Several years ago at a Colour Night celebration at the Composite High School I shared the extended quote, often titled as “Dare Greatly” from Teddy Roosevelt I include it below:
“It is not the critic who counts, not the man who points out how the strong man stumbles, or where the doer of deeds could have done them better. The credit belongs to the man in the arena, whose face is marred by dust and sweat and blood, who strives valiantly…who knows the great enthusiasms, the great devotions, who spends himself in a worthy cause, who at the best knows in the end the triumph of high achievement, and who at the worst, if he fails, at least fails while daring greatly, so that his place shall never be with those cold and timid souls who have never known neither victory nor defeat.”
It is difficult to get banged about at the best of times, the slightly cynical “no good deed goes unpunished” speaks to those occasions when we think we are doing something “good” for others but the reaction or response is not what is anticipated or along the journey we encounter a little challenge. Think of the time you got a speeding ticket hurrying to help a single mother move for example….;-)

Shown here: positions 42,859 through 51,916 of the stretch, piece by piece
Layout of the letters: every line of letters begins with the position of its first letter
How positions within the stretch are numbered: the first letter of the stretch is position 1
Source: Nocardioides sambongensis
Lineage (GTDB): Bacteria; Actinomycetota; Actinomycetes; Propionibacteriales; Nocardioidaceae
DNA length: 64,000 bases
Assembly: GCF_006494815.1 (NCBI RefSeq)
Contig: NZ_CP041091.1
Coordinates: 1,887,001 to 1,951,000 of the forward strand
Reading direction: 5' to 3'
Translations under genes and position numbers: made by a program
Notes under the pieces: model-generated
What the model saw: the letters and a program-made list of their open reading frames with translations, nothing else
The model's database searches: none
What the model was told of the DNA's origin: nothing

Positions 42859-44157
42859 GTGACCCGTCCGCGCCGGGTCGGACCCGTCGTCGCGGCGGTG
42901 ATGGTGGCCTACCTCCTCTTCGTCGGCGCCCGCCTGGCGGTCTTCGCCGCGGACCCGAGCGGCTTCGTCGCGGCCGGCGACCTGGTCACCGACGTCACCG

There is a need to develop resilience, an ability to remember who we are and what we are and remember that what we do adds to who we are but is not “all” that we are.
This past week a friend shared the work she’s doing as an outstanding young principal in our school district and pointed me in the direction of a Tedx talk by Brene Brown
After watching the video,as is recently common for me, I dug around the net to her website:
subsequently bought and over the weekend read/listened to most of her most recent book: Daring Greatly. I think educators, parents, dads, moms, husbands, wives, employees, employers..sons, daughters, can read this just as you can watch the video, several times and come away with different keys or ponderables for the different channels of your life.